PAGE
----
Theatre I Enjoyed In February 2017

I managed to go see a lot more theatre in February than I had in January, which is great! Some of it was better than other bits, but I quite like going to theatre that I don’t enjoy (if only because it’s important to be able to see good things in art that I don’t like) and I’m pleased I saw every one of these!

I started the month well: I saw both performances of Cigarettes and Chocolate on 1 and 2 February. It’s a great play; funny, dark and interesting in its treatment of the relationship between speech and interaction, and how friendships function. I very much enjoyed both performances, and was particularly struck by the very different responses from the audiences on the two nights; the first audience laughed at the explicitly humorous moments, and were quietly uncomfortable during the darker moments, while the second audience were quietly amused by the jokes but laughed at the black humour which had left the first group uncomfortable. Part of that, I’m sure is that people are influenced by those around them, so if a few people laughed at jokes the first night, the rest of the audience followed suit, and vice versa the second night. Nonetheless, it was exciting to see the different possibilities the same performance can have on various groups of people, and the different things you get out of a performance depending on the audience there with you.

Then on 8 February I saw London Road at the ADC. I thought the production here had some good aspects: the set was very impressive and the cast were good performers, but I really disliked the musical itself. For anyone who doesn’t know it, it is the text taken from interviews with inhabitants of London Rd, where the accused and condemned perpetrator of the Ipswich murders (2006) lived for the 10 weeks preceding the murders. The text is taken verbatim, and not edited, so hesitations and repetitions are kept in, which was an interesting idea, but in my opinion it didn’t work. Each song took a line or two from the interviews and repeated it a couple of dozen times, and the interest of keeping the hesitations and repetitions got lost, for me, very quickly, after I heard them several times. Particularly as all the songs had this structure. The content was quite interesting; while I disapproved of the opinions expressed about sex workers (who were the victims of the crimes), they were the actual opinions of real people, and it is valuable to know what others think of certain topics, even if I disagree with them. (That said, I could have read the interviews myself, of course.) I didn’t like the musical’s structure (with slightly unclear flashbacks and cuts from one scene to another, and an entirely unnecessary final scene) or the structure of the songs, and despite being only just over two hours long, including an interval, it felt about 40 minutes too long, but I am pleased I went, because it was an interesting premise, and I was pleased to be able to hear the interviews.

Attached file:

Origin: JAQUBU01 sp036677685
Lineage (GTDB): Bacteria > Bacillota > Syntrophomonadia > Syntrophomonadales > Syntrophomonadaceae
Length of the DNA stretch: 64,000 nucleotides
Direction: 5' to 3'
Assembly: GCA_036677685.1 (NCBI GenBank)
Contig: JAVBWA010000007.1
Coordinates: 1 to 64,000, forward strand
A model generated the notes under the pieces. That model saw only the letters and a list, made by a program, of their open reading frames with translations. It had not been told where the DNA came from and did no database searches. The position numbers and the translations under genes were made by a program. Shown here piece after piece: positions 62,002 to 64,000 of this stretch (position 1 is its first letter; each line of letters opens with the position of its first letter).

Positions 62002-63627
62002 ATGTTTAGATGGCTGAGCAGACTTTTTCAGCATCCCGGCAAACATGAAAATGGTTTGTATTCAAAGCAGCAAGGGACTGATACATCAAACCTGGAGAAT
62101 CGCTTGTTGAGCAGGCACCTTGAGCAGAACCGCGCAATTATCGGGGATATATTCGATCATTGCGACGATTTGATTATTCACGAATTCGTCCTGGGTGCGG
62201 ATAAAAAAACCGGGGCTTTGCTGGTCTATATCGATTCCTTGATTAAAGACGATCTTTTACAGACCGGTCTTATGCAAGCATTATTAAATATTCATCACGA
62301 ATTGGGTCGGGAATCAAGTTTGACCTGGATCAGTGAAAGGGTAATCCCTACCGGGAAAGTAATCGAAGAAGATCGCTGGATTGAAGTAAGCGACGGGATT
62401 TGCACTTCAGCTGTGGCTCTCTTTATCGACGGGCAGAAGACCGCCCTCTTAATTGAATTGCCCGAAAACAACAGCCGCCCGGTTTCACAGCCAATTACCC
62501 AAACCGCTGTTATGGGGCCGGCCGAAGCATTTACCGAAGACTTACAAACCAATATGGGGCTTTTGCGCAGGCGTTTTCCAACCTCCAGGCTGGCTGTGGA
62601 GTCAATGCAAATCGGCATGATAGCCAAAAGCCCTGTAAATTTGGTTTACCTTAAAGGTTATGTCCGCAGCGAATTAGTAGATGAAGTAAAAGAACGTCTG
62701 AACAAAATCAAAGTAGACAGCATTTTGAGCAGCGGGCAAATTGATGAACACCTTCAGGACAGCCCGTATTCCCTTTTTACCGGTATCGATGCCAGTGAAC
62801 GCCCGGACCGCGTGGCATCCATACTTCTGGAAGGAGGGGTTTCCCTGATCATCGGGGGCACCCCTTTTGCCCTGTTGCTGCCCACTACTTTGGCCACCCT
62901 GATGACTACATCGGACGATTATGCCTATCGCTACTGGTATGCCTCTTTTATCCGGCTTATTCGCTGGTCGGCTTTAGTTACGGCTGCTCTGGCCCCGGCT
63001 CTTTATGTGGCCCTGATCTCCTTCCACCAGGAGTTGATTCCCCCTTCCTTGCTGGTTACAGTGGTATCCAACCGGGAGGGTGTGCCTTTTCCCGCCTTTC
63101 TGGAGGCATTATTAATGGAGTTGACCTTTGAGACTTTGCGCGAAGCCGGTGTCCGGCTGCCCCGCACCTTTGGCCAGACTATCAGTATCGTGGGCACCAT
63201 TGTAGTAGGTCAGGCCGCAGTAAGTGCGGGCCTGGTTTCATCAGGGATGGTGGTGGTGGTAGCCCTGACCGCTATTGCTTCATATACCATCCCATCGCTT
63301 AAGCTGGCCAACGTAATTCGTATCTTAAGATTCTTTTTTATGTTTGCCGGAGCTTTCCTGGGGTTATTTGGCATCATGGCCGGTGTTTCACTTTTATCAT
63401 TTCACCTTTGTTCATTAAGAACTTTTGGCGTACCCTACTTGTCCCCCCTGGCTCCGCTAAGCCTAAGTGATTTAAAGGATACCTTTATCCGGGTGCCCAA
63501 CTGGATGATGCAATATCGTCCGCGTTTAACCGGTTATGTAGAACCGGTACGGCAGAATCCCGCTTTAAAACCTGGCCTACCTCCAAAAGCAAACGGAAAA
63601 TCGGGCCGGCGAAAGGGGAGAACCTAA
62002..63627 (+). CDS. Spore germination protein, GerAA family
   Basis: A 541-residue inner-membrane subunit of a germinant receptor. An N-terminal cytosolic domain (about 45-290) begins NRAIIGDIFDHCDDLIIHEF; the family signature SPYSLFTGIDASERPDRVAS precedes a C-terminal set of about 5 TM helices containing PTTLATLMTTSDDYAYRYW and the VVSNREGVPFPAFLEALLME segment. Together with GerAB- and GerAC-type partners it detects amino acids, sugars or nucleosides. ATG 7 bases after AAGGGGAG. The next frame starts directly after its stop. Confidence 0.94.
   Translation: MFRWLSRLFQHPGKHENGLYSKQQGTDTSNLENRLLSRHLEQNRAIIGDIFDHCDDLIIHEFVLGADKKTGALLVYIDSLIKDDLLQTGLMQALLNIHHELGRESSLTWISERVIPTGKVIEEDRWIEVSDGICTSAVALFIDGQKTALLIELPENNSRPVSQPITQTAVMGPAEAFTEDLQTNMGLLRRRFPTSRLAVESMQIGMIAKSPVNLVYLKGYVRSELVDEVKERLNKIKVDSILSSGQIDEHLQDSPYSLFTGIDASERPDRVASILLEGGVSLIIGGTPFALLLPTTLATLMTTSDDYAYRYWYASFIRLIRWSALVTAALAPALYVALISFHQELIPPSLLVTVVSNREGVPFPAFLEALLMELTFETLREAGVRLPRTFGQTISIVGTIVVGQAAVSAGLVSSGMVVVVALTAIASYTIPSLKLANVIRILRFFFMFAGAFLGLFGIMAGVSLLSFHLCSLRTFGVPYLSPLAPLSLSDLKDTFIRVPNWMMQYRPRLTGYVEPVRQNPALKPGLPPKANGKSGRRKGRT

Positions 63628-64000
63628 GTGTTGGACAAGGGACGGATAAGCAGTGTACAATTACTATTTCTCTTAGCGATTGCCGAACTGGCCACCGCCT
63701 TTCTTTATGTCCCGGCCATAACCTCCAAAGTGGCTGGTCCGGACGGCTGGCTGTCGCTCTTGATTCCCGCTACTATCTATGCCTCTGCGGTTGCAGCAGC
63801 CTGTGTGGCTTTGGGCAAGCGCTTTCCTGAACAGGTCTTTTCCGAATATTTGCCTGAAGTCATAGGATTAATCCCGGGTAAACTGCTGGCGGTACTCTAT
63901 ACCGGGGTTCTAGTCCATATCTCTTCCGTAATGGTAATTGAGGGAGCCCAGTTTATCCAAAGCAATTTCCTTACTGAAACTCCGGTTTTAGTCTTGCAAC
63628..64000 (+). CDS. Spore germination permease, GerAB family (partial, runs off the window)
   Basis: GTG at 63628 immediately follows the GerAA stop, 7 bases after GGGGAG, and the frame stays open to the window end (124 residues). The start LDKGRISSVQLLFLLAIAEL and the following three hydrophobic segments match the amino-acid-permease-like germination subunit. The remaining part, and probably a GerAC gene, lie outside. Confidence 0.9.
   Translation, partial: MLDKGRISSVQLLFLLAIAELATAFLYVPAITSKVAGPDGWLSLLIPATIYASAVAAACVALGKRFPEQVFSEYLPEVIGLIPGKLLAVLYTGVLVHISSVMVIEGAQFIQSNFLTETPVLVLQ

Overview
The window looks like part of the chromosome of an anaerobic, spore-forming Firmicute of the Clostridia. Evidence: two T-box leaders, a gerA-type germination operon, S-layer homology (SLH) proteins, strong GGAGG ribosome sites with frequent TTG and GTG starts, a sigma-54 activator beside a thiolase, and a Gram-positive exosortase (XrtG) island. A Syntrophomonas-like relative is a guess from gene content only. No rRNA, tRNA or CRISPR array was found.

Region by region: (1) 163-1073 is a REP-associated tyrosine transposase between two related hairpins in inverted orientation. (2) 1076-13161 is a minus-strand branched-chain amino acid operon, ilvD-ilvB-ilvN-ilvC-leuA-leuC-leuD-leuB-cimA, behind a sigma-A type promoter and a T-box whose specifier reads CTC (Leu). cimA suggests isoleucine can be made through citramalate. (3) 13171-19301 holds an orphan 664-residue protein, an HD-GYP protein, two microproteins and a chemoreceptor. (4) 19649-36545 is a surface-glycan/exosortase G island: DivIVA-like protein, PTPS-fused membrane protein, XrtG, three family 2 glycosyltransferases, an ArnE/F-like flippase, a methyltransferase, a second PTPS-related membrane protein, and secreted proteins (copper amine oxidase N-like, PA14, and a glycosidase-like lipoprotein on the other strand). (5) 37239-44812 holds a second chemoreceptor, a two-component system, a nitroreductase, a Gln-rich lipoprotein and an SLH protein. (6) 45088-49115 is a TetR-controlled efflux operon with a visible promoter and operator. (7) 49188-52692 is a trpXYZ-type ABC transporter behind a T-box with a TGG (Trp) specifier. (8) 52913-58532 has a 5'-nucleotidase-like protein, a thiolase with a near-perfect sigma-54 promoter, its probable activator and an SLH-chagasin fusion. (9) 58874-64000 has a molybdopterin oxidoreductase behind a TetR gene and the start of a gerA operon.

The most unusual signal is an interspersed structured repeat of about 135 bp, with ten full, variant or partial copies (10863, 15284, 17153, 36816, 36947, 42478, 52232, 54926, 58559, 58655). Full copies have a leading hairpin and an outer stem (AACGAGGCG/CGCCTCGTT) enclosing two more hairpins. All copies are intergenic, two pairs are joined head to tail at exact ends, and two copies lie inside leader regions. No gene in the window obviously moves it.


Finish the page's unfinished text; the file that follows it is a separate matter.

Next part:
I went to see Twelfth Night at the National Theatre on 18 February for my dissertation on the use of female actors in contemporary performance of Shakespeare: the big advertising push for the production was Tamsin Greig playing Malvolia, and there were a couple more female actors in originally-male roles: Doon Mackichan played Feste, and Imogen Doel played Fabia (all with changed pronouns). It was still in previews (the press night was on Wednesday just gone, as you read this) so a couple of bits of set didn’t quite work, and a couple of lines were slightly fluffed, but it had the energy of that not-quite-worked-in state, which was exciting. It is a great production, which does some exciting things with its ‘gender-bending’ and with its comedy in general. The music is great, and it’s a fun performance that doesn’t loose any of the darker aspects of the play. I don’t want to write too much about it here, partly because I don’t want to spoil it for anyone who manages to go see it (and you should: look for tickets here) and partly because I will be writing about it in my dissertation and don’t want to end up accused of plagiarising my own writing (that does happen). I will post my full dissertation on this blog after I have graduated, and you can read all my thoughts on this and other cross-cast productions then.

I’m also going to be seeing Sex With Strangers at Hampstead Theatre on the 24th (tonight, for those of you reading it on the day it goes up) but it won’t start until after this is published so I can’t tell you about it now. I’m considering exchanging my ‘first week of the month’ and ‘last week of the month’ posts, so that recommendations come out before the month starts and reviews are in the following month, and will be doing that from next month, but you’ll have to wait for my next reviews post to hear what I thought of it. Sorry!

That’s all for this week, thank you as always for reading! If you enjoyed the post, please like it to let me know, and leave me a comment if you saw any particularly good theatre this month, or if you have any recommendations for the months ahead! Please follow the blog so you’re kept updated: I’ll be back next week with recommendations for March 2017!

Emily xxx



  1. I’ll be seeing Twelfth Night soon and will be fascinated to compare notes with your blog in due course…
    I saw Travesties last night…clever, empty, jokey, wordplayful, very fast…with some fantastic scenes and some clunkers too. Imagine Lenin, James Joyce, and some of the characters from the Importance of Being Ernest mixing it in a kind of Carry On goes to Zurich. Completely pointless fun, beautifully done.

    Liked by 1 person

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